shap.dependence_plot("battery_power", shap_values[0], X_test,interaction_index="ram")


Using SHAP Values for Model Interpretability in Machine Learning


Force Plot


Let's narrow our focus to a single sample. Specifically, we'll take a closer look at the 12th sample to see which features contributed to the "0" result. To accomplish this, we'll use a force plot and input the expected value, SHAP value, and testing sample.

It turns out ram, phone size, and clock speed have a higher influence on models. We have also noticed that the model will not predict “0” class as the f(x) is lower. 

shap.plots.force(explainer.expected_value[0], shap_values[0][12,:], X_test.iloc[12, :], matplotlib = True)


Using SHAP Values for Model Interpretability in Machine Learning


We will now visualize the force plot for the class ”1”, and we can see that it is the right class. 

shap.plots.force(explainer.expected_value[1], shap_values[1][12, :], X_test.iloc[12, :],matplotlib = True)


Using SHAP Values for Model Interpretability in Machine Learning


We can confirm our prediction by checking the 12th record of the testing set. 

>>> 1


Decision Plot


Decision plots can be a useful tool for understanding the decision-making process of a machine learning model. They can help us to identify the features that are most important to the model's predictions and to identify potential biases.

To better understand the factors that influenced the model's prediction of class "1", we will examine the decision plot. Based on this plot, it appears that phone height had a negative impact on the model, while RAM had a positive impact.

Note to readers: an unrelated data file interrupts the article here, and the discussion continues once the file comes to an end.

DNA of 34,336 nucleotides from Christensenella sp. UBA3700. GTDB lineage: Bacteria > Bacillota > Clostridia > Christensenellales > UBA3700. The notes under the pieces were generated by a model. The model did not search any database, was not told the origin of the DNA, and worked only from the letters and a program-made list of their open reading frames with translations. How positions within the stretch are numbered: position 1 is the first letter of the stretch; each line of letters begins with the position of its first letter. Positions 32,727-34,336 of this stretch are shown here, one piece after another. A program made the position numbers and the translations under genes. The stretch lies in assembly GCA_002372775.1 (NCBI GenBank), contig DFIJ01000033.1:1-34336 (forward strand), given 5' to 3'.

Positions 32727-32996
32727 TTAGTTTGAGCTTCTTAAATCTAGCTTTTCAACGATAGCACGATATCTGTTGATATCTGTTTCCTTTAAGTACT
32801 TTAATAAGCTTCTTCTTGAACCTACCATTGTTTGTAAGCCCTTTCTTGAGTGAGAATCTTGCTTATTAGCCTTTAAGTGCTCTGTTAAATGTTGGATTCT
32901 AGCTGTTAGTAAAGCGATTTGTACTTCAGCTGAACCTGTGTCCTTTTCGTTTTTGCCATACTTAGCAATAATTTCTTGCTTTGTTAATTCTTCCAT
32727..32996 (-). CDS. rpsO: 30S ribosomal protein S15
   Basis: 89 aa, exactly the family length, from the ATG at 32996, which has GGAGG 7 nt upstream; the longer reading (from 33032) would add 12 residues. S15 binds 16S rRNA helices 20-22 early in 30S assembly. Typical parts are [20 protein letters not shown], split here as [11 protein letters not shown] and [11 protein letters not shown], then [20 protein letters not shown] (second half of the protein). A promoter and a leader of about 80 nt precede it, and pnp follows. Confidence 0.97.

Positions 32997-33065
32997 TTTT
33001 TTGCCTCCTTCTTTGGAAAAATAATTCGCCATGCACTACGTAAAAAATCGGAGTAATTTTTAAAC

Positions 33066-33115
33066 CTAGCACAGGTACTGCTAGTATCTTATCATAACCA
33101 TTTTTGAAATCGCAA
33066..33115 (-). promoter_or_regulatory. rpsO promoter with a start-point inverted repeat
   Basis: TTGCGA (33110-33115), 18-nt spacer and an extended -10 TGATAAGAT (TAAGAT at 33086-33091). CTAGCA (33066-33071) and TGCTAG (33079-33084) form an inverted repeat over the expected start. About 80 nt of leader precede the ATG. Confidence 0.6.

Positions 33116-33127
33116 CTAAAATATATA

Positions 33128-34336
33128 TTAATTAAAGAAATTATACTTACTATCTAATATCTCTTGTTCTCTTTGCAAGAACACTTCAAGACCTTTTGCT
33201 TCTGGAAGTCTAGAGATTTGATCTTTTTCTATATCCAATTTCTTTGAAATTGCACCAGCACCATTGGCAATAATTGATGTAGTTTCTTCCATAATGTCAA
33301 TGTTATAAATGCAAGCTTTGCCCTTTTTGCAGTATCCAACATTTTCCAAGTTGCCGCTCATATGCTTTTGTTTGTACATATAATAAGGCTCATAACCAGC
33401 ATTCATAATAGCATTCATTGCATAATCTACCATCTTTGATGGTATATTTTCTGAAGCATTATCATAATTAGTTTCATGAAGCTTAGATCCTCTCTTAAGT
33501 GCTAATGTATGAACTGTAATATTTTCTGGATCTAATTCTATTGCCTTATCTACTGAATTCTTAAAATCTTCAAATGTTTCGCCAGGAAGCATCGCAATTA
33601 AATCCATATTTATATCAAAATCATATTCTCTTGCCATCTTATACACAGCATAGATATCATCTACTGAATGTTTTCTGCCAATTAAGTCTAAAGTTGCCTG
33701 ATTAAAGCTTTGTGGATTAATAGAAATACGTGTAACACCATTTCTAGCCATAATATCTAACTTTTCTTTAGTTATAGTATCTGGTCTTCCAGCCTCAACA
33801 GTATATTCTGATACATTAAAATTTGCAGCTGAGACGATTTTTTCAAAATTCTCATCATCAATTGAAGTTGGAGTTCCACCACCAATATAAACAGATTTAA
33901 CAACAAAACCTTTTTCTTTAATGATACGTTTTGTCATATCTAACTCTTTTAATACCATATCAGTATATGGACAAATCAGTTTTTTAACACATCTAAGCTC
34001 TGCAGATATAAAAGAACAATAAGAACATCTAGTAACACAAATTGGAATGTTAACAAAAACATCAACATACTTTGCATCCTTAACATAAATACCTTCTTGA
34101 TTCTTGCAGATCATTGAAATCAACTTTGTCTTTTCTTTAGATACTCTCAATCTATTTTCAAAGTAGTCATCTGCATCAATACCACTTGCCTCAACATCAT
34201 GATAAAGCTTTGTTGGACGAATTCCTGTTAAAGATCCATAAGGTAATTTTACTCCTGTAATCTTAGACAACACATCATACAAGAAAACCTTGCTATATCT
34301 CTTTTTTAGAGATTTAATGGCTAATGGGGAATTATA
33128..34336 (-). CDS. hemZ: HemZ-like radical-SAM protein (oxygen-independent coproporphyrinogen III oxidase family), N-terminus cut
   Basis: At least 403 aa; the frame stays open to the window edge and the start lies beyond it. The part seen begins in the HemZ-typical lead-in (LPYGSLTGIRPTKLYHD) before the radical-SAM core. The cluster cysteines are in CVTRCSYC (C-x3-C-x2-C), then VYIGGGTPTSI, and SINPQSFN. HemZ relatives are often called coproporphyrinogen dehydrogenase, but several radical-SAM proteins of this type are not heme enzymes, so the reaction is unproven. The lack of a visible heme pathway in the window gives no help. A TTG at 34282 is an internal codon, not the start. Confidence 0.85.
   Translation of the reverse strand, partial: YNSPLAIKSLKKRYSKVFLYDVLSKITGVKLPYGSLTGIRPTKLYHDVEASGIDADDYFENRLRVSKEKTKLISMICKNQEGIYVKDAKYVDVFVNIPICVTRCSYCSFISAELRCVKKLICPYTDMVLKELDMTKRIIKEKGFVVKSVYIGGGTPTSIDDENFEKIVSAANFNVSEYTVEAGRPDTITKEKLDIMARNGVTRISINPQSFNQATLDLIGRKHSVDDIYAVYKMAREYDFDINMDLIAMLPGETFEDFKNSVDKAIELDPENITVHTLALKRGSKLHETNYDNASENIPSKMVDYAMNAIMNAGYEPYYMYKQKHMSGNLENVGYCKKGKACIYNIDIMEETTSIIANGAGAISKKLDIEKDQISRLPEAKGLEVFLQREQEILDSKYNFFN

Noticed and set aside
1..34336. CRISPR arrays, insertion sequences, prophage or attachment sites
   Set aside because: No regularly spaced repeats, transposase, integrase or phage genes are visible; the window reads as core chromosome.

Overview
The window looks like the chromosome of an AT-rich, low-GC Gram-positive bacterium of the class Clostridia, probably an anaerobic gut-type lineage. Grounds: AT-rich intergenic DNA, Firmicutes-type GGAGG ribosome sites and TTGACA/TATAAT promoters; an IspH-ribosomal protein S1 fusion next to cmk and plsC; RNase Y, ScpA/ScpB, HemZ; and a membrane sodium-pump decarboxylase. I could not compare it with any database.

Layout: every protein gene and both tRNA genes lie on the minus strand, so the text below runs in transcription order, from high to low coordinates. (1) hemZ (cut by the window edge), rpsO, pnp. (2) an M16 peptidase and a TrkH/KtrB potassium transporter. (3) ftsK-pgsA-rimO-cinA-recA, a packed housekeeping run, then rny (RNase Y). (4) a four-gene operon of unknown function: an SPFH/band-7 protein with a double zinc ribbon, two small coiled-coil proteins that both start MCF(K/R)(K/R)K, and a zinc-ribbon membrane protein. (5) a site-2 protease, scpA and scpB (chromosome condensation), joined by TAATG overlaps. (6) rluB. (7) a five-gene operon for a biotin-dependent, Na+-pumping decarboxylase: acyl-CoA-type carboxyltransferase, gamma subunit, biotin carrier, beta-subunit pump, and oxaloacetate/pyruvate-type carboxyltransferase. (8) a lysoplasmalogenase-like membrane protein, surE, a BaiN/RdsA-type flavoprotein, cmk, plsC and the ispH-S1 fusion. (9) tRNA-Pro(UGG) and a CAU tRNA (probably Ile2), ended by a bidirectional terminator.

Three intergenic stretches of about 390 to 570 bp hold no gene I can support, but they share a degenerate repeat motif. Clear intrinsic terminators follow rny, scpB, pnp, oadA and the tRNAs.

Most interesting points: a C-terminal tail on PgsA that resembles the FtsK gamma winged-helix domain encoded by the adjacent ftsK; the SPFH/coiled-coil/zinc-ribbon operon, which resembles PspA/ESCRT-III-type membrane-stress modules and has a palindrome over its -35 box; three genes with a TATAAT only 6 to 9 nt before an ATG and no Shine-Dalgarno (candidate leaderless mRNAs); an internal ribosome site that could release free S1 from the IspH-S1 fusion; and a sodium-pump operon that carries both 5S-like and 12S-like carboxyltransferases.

shap.decision_plot(explainer.expected_value[1], shap_values[1][12,:], X_test.columns)


Using SHAP Values for Model Interpretability in Machine Learning




In this blog post, we have introduced SHAP values, a method for explaining the output of machine learning models. We have shown how SHAP values can be used to explain individual predictions and the overall performance of a model. We have also provided examples of how SHAP values can be used in practice.

As machine learning expands into sensitive domains like healthcare, finance, and autonomous vehicles, interpretability and explainability will only grow in importance. SHAP values offer a flexible, consistent approach to explaining predictions and model behavior. It can be used to gain insights into how the models make predictions, identify potential biases, and improve the models' performance.
Abid Ali Awan (@1abidaliawan) is a certified data scientist professional who loves building machine learning models. Currently, he is focusing on content creation and writing technical blogs on machine learning and data science technologies. Abid holds a Master's degree in Technology Management and a bachelor's degree in Telecommunication Engineering. His vision is to build an AI product using a graph neural network for students struggling with mental illness.